Saturday, 11 January 2014

At The British Museum

Those of you who have been following my blogs for a while will know that The British Museum is one of my favourite London destinations. The contents of the museum and the building itself are inspirational. I love the Great Court, a two acre area enclosed by this beautiful glass roof, designed by Sir Norman Foster and opened in 2000. The quality of light is wonderful and it's the perfect place to sit and re-coup, meet-up or have a snack before plunging back into whatever is on show.
There is always such a lot to see and learn. On this visit the Welcome Trust Gallery had an exhibition called, 'Cradle to Grave'. The central area of the room was taken up with a textile installation comprising over 14,000 prescription drugs, the estimated average prescribed to every person in Britain over their lifetime.
What an enormous amount of pills! It was very thought-provoking to see a life set out and described in this way.
The pills were stitched in orderly fashion onto mesh and the whole piece resembled a strip of decorative fabric, a rice tie-die or similar.
Around the walls of the room and in various display cases were objects and images to show attitudes to life events in differing cultures. I was moved to see the poem by Raymond Carver that I had used on my mother's funeral sheet printed on a wall.
Other poets were referenced of whom I've never heard. Sheenagh Pugh, how lovely, I shall have to look her up!
I had only intended to be passing through the Welcome Gallery on my way to somewhere else, but that's how it is at the museum, you become waylaid and fascinated by something that you weren't expecting!
Then I trotted off to room 49 and heard an excellent talk about gods and goddess' s in Roman Britain.
You could lose me in this place for years!


  1. Beautiful museum, like all the museums I visited in the UK so far. They are nothing like the museums in Vienna. Free admisson makes the difference! And the spirit of the staff, they seem to be proud of their workplace. At least that's what I experienced in Scotland. I hope it is the same in London!
    Those pills are quite something. Phew!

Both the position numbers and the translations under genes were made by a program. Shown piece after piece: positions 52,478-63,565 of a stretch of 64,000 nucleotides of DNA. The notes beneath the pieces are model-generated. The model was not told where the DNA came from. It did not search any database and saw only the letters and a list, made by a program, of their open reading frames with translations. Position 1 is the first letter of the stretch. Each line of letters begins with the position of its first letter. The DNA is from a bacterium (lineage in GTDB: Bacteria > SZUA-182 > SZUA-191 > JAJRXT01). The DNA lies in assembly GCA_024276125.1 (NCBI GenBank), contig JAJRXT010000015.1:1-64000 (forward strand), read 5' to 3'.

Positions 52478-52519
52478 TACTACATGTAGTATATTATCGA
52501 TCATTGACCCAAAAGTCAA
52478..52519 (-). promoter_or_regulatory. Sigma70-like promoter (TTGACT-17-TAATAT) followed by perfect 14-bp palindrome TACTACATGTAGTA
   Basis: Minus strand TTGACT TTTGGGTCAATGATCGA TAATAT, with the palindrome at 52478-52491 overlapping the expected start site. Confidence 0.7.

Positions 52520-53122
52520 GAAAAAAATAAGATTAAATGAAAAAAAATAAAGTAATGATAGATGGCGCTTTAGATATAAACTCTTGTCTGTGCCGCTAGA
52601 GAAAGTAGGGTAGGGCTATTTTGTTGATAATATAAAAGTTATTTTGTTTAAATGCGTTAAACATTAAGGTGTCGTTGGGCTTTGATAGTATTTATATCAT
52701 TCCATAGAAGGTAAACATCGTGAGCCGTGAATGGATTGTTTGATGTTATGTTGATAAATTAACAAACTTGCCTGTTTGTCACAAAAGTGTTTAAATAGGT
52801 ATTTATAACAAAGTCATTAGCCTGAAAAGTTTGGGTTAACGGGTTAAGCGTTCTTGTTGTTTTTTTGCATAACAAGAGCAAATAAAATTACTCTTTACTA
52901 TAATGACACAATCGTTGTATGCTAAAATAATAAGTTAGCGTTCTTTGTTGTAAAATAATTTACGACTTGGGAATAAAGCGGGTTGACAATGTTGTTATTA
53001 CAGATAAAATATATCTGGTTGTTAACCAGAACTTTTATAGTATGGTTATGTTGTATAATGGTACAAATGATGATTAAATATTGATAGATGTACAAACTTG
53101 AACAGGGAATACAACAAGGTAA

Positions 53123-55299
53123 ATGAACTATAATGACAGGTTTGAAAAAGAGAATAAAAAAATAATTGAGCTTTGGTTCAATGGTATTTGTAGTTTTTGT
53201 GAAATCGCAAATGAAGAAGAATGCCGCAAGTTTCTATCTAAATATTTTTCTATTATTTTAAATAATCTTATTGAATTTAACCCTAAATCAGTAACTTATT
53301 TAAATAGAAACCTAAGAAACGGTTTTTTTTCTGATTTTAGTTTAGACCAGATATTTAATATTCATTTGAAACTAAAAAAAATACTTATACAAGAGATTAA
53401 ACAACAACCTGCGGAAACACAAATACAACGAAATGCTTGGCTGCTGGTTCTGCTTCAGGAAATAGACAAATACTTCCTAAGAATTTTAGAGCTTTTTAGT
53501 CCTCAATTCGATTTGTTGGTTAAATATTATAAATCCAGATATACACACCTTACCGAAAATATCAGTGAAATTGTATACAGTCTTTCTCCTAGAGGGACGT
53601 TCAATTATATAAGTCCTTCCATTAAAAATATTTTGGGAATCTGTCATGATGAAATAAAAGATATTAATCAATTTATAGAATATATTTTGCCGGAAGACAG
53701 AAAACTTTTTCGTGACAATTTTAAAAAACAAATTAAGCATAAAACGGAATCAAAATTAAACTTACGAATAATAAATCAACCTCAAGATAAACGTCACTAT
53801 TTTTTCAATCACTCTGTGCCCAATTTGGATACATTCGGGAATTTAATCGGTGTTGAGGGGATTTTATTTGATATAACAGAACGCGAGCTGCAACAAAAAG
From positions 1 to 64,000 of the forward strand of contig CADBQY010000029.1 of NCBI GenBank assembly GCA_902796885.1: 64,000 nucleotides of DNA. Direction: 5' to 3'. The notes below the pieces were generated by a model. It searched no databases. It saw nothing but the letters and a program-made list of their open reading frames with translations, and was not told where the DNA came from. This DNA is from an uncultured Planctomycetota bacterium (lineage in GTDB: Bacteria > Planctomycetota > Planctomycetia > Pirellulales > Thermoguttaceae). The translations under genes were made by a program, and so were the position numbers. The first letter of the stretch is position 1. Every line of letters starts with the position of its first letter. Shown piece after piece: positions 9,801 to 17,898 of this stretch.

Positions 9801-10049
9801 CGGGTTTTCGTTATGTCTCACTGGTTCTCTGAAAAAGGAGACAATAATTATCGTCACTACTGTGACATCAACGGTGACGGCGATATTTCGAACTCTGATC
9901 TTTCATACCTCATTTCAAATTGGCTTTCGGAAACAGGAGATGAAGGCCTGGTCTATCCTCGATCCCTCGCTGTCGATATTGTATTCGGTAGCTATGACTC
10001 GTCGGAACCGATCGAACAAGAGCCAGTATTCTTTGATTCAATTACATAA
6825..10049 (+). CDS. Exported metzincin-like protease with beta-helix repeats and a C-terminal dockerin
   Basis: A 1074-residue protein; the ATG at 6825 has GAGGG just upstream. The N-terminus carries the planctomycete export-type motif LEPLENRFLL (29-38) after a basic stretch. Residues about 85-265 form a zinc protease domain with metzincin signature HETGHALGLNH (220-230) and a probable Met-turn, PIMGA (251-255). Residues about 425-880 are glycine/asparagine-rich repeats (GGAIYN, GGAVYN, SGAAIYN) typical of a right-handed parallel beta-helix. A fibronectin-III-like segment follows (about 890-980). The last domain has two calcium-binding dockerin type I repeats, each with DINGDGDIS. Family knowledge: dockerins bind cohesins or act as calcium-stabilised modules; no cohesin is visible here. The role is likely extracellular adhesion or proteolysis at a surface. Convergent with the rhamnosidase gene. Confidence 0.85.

2. Oh I do agree that free admission makes a huge difference. The museum was humming with activity, all ages and nationalities. There were a number of school parties. The talk that I attended was given with great enthusiasm and sound knowledge conveyed with a lightness of touch. As I was leaving the Roman talk a group of children were gathered round a member of staff who was telling them about various artefacts and encouraging them to handle the pieces. "Do you know who owns this museum and all the things in it?" she asked them. "You do!" The children looked quite overawed and then excited by the idea. I thought what a wonderful thing it was to say to them.

  3. I have only been to the British Museum once, but what an amazing place! I did not recall it was free, which makes it doubly special!

    1. Funding is obviously a big problem for museums and galleries but I believe that it's important that they remain free and available to all. On my visit it was full of parties of school children quite goggle-eyed with excitement!

  4. I haven't been to the BM for years, but it still looks as good, if not even more so. The pill display is really quite disturbing. These wonderful establishments must be fought for in future, to ensure that they remain a free and accessible resource to all. What was your favourite bit this time?

    1. My favourite bit continues to be Norman Foster's glass roof which has transformed the Great Court, creating a central heart to the whole place, somewhere so pleasant to be. After the enclosed galleries and close focus on objects it is uplifting to step back into this generous area of natural light - a visual delight!
      Yes, the display of pills was rather shocking.